There is a growing perception among bond strategists and investors that the good performance of inflation-protected securities (known as TIPS) since 2009 is at risk.
Firms, including UBS Group AG and Aberdeen Asset Management, say monthly purchases of $ 120 billion in Federal Reserve bonds have disproportionately benefited TIPS’s relatively under-traded market, pushing their yields to deeply negative levels.
Meanwhile, investors are pouring an unprecedented amount of money into funds that invest in securities, seeking protection from rising inflation. Both pillars, which are at the heart of the $ 1.6 trillion TIPS market, are now under pressure.
The Federal Reserve, which is holding back debt through quantitative easing, is signaling it could cut purchases this year. Meanwhile, inflation is showing signs of peaking, potentially reducing the demand for TIPS as a hedge.
Inflation expectations fell on Tuesday after a report showed the smallest increase in consumer prices in seven months. Data coming before next Federal Reserve collection next week could give the central bank a break in reducing its decision, easing calls for a reduction in QE immediately after this month.
“The demand for inflation-linked securities has passed through the roof over the past 15 months as core inflation has risen,” said Bhanu Baweya, chief strategist at UBS. “The supply of TIPS is declining because the Fed is intervening through QE. Both will change. “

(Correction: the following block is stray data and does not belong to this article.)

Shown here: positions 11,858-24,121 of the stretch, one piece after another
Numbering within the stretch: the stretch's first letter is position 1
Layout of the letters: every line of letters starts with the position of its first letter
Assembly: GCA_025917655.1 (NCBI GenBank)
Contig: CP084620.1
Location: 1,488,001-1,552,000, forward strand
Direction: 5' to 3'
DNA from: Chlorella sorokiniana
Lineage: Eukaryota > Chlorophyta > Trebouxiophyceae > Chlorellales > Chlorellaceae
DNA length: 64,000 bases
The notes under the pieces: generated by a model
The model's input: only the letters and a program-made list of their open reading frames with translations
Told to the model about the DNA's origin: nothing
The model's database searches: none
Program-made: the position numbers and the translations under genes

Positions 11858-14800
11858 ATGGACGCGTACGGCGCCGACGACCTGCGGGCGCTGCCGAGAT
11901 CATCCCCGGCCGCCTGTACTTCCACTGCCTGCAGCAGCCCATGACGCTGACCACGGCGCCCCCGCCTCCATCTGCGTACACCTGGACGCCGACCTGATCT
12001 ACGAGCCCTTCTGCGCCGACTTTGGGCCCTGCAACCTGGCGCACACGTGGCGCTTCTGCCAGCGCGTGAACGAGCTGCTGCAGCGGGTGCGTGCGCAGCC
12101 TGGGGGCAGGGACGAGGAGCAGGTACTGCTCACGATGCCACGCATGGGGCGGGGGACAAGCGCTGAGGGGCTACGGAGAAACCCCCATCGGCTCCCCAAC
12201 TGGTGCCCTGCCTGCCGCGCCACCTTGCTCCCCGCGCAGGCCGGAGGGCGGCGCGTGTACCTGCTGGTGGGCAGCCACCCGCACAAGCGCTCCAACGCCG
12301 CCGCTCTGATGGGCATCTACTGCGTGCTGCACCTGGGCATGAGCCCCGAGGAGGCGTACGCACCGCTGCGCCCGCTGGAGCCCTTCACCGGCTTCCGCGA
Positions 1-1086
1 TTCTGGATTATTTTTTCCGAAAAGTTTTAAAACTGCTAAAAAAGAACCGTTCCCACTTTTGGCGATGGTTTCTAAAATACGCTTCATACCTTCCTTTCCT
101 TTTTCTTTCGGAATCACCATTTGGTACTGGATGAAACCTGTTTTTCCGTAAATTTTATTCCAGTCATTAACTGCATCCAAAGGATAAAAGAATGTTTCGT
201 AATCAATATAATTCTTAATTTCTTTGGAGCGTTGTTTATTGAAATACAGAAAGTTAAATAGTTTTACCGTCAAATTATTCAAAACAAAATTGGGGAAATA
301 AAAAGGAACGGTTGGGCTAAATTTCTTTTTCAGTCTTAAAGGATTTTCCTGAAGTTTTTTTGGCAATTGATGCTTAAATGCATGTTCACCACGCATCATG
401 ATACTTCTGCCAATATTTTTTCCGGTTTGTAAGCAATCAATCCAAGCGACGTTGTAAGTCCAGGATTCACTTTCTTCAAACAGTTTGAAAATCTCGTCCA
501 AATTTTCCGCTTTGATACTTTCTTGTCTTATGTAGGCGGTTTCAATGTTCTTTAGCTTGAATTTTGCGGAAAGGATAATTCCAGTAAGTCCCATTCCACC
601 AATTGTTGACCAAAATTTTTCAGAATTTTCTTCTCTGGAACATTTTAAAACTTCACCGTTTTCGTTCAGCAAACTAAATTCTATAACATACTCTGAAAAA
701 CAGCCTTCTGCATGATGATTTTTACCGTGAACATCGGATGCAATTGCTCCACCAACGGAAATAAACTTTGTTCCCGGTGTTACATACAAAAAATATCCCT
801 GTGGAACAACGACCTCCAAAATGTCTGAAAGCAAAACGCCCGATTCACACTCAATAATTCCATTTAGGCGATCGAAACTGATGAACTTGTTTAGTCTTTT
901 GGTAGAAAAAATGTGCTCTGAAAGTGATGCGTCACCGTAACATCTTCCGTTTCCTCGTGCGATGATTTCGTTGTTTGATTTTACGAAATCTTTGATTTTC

Calling TIPS one of the most highly valued assets, Baweja predicts that 10-year real returns will rise by 50 basis points in the coming months, from the current level of about minus 1%.
Billionaire’s money manager Jeffrey Gundlach, chief investment officer at DoubleLine Capital LP, said in an online presentation on Tuesday that he thought TIPS looked “quite expensive” at current levels.
The yield on 10-year TIPS, known as real income, is seen as a pure reading of growth as it eliminates inflation. They reached a record low of minus 1.2% last month and have risen by about 20 basis points since then, giving weight to the view that real returns — and potential growth expectations — have finally bottomed out.
Purchases of Fed bonds designed to boost the economy and keep the bond market running smoothly left 22% of outstanding TIPS, up from about 9% in February 2020.
A side effect of buying Federal Reserve bonds is that it may have artificially increased rate of return, a widely followed indicator of inflation expectations. The ten-year rate of return — calculated by subtracting TIPS returns from nominal ones — is about 2.3 percent, after reaching an approximately eight-year high of nearly 2.6 percent in May.
“True” inflation expectations are between 1.8% and 1.9% after the abolition of the liquidity premium caused by Fed purchases, Deutsche Bank AG strategist Stephen Zeng wrote in a note on September 10. This premium may fade rather slowly: if the TIPS market grows at its current rate, it will take 12 years for the Fed’s share to retreat to pre-pandemic levels, according to Deutsche estimates.
James Atty, who manages $ 5 billion in fixed-income assets in Aberdeen, said he was betting that real returns would rise when the Fed withdrew from the market at a time when TIPS investor positions were still crowded.
Strongly distorted by the Fed, TIPS will “suffer as a result of the QE downgrade,” he said.
Junior Trader Nikolay Yordanov